My Life as a Traveler

Reunion

Citta Alta from Citta Bassa

Beautiful Bergamo – Citta Alta from Citta Bassa

Dear Readers, As some of you know, I am back home in Virginia, busy with getting back into life here and catching up in the Yoga Teacher Training that I’ve started before I left. Somehow, only a week into this trip, I became so busy with planning the next day and trying to go out and enjoy the evenings (my usual time to write) that I had to stop posting. Till now (or rather, the last few posts). However, my mind and spirit are still in Europe, even though my body is not, and I do want to continue the story and I’m going to keep the tense present. I hope you enjoy the rest of the trip!

Our fearless driver!

Our fearless friend and driver!

It’s both a sad day and a happy day in the Cinque Terre. Sad because we’re leaving this wonderful place – even the Cinque Terre seems sad. The warm sun of yesterday has turned into spitting rain and the surf’s up. We have a last, early, breakfast with Beppe, say our goodbyes and catch the first bus down the hill to the train station.

First steak I've had in how long? Argentinian beef.

First steak I’ve had in how long? Argentinian beef.

It’s a happy day, though, because Susie and I will be reuniting with our Camino friend, Amedeo. If you have read the saga of my Camino journey in this blog last year, you will remember that I met Amedeo in Spain a couple of days after Uli, my German walking partner, had to leave. It was Amedeo who accompanied me on the climb to Mt. Irago to the Cruz de Ferro, where I left the stone that I had been carrying with me for 350 miles as a symbol of letting go of my spiritual burdens. We walked together and shared our life stories, some invented prehistoric tales, and cocino maragato. He kept me going when I wanted to stop, shared the agony of my broken camera, and celebrated with me in Santiago when I finally made it. Following the travel rule of “it’s always better to stay with someone who lives there,” I contacted him right away when I knew we were coming to his country. He then graciously offered to pick us up in La Spezia, close to our 5T base, and drive us the 2 1/2 hours to his home in Bergamo, just north of Milan. He also agreed to show us his beloved mountains, the Dolomiti, and accompany us to Venice. Fantastic!

Funiculi, Funicular!

Funiculi, Funicular!

So we meet in La Spezia. There are hugs all around and after a quick stop for coffee, we drive north over the pass through the rain. For most of the journey we regaled him with our travel stories of Popes and prosecco, and before we know it, we’re in Bergamo. A fabulous steak lunch precedes a tour of the town.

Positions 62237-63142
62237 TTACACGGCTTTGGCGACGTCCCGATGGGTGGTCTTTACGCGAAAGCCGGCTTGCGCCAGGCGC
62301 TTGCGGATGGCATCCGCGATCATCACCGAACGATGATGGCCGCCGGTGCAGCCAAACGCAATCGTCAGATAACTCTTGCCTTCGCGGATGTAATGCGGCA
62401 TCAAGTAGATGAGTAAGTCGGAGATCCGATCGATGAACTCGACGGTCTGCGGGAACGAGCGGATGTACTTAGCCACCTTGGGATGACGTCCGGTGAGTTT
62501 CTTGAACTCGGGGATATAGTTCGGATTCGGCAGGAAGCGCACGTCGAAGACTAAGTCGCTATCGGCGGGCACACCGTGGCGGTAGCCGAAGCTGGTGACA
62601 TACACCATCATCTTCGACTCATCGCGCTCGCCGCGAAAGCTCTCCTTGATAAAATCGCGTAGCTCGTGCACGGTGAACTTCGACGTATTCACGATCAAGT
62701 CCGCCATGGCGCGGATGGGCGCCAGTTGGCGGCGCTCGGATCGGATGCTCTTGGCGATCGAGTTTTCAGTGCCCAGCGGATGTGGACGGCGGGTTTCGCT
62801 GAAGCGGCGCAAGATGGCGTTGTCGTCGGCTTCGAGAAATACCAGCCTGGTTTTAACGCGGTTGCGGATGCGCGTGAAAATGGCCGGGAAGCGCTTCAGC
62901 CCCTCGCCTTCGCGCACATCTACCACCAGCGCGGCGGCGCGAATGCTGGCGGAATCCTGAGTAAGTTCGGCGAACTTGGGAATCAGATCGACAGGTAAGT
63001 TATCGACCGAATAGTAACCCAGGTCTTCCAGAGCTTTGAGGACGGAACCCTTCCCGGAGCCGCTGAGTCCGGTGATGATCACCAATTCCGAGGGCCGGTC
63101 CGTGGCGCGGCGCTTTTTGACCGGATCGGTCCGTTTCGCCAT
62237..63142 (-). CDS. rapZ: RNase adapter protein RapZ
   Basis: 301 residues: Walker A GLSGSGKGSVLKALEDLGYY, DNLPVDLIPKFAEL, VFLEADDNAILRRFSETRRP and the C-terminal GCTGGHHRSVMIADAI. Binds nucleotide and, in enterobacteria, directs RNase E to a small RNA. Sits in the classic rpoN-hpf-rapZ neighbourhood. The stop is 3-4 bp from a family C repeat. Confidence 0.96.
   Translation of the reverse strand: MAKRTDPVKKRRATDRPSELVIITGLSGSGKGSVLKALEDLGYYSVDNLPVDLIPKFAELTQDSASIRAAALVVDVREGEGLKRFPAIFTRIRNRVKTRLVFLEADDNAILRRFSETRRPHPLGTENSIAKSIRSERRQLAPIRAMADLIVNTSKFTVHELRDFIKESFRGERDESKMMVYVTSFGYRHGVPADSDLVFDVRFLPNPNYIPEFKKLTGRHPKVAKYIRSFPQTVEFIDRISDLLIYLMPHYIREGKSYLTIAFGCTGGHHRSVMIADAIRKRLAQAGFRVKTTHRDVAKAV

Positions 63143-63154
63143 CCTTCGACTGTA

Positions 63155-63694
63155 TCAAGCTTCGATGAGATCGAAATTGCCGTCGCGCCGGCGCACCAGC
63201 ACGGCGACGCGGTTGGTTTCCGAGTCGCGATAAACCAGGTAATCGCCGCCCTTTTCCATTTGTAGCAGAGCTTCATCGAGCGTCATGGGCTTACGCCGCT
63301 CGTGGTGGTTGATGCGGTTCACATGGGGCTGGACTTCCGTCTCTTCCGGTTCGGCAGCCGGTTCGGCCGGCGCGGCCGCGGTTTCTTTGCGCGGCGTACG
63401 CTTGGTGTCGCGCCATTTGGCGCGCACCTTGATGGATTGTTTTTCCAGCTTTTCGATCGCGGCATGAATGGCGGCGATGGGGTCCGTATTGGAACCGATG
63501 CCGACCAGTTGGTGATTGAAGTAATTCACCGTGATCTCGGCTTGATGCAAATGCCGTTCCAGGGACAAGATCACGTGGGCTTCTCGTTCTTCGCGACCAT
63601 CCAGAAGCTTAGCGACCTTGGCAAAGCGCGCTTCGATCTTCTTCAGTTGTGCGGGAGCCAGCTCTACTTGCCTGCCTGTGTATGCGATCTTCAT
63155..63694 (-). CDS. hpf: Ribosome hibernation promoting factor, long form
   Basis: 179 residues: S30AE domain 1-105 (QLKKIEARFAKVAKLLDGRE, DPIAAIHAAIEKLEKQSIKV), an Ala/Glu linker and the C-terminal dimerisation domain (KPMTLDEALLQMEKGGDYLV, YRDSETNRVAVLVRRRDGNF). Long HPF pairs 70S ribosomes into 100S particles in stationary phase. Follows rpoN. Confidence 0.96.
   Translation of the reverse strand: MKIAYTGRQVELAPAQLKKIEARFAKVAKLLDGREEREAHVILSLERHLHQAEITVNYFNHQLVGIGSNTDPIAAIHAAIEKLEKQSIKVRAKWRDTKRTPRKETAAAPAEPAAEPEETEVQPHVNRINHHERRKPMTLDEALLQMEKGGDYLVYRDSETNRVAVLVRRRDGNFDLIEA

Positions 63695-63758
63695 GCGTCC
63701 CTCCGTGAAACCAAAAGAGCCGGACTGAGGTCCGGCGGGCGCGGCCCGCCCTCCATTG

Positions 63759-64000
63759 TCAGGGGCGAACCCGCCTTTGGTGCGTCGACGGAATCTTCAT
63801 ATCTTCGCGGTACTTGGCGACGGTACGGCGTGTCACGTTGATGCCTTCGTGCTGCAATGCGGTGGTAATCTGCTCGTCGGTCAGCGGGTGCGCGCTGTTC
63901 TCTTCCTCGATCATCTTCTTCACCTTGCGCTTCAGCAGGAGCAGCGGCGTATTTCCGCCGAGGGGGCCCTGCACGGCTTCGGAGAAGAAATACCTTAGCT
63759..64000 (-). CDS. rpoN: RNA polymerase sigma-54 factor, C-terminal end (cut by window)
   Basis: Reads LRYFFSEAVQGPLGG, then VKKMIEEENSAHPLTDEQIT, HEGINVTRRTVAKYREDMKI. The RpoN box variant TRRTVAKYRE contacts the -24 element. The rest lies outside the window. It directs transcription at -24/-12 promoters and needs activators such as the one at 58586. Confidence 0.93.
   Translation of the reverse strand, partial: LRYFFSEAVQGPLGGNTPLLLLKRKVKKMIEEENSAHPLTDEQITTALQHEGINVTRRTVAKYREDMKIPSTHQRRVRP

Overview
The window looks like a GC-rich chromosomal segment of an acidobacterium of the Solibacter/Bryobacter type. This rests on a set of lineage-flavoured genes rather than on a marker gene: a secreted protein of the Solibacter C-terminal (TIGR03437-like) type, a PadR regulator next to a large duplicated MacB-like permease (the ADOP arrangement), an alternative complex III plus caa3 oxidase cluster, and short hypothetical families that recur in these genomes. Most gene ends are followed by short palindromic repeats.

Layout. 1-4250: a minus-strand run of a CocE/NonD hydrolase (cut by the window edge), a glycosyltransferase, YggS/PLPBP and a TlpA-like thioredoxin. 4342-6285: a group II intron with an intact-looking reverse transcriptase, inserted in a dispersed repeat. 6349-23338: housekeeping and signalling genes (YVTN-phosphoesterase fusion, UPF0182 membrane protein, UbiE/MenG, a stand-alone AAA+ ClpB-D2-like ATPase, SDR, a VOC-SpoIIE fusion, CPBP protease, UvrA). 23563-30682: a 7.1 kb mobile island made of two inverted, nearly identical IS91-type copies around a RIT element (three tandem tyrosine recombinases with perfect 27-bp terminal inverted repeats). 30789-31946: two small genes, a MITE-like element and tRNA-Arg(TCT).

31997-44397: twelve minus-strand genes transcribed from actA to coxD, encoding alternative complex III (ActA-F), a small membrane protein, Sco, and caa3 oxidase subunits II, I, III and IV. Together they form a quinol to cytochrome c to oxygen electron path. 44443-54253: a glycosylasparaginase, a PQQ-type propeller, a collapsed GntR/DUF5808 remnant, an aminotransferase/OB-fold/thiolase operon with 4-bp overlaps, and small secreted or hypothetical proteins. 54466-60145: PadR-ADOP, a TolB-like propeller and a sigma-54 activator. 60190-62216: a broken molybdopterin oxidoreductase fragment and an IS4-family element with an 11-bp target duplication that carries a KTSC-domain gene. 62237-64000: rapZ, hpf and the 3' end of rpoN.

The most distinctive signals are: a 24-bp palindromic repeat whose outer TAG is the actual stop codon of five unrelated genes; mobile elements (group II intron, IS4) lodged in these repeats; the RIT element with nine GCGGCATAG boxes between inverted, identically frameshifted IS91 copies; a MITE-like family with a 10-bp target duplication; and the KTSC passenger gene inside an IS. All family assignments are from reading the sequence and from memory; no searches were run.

View from the ride up

View from the ride up

Bergamo was originally built on a hill at the foothills of the Alps. Originally settled by the Celts, it has always been an important town from ancient Roman times through medieval times and the Renaissance. On top of the hill is the walled medieval old town, the Citta Alta (upper city). Below is the more modern Citta Bassa. The most fun way to get to the top of the hill is to take the funicular – built before there were cars – and enjoy the views of the Citta Bassa and beyond. At the top, we strolled through the medieval streets, visiting the beautiful old squares, the Santa Maria Maggiore church, and the Colleoni Chapel.

Beautiful Bergamo square

Beautiful Bergamo square

I’m intrigued by the story of Bartholomeo Colleoni. He was a condottieri, a mercenary soldier from an important local family in the 1400’s, who was extremely successful at winning battles. He fought for his hometown of Venice, then for Milan, then for Venice, and ended up settling down just outside of Bergamo. Not only a soldier, he was also well known for his charitable works and helping the local villages with agricultural improvements. He wanted to be buried in the Santa Maria Basilica, but wasn’t allowed, so he tore down the church’s sacristy and built this ornate, pre-Renaissance, pink and white marble jewel for his remains. You might say it took balls to tear down the church’s sacristy, and Colleoni had them. Three of them, so they say. His coat of arms (and gate decoration) has sets of three fat commas. They are a play on his name (which in Italian sounds a lot like testicles) and he was proud of them, because they are everywhere!

Colleoni Chapel

Colleoni Chapel

After a stop at the cafe at the top of the funicular to admire the view, we walked down the hill back to the car. We weren’t really very hungry, but Amedeo stopped at the store for some cake for the evening. Tomorrow the plan is to drive through the Dolomite mountains, ending up in Venice. However, the rainy weather that we drove through to get to Bergamo made for snow in the passes. It was unclear if the passes were even open. Amedeo made some calls and, after some time, determined that we were to go through the mountains after all. BUT we have to leave at 6am, because more snow was forecast for that afternoon. I repack my bags because I’m coming back to Bergamo and call it an early night. Maybe we’ll see some snow tomorrow!

Three Balls for Bartholomeo Colleoni

Three Balls for Bartholomeo Colleoni

Coffee at the top!

Coffee at the top!

Our home in Bergamo

Our home in Bergamo

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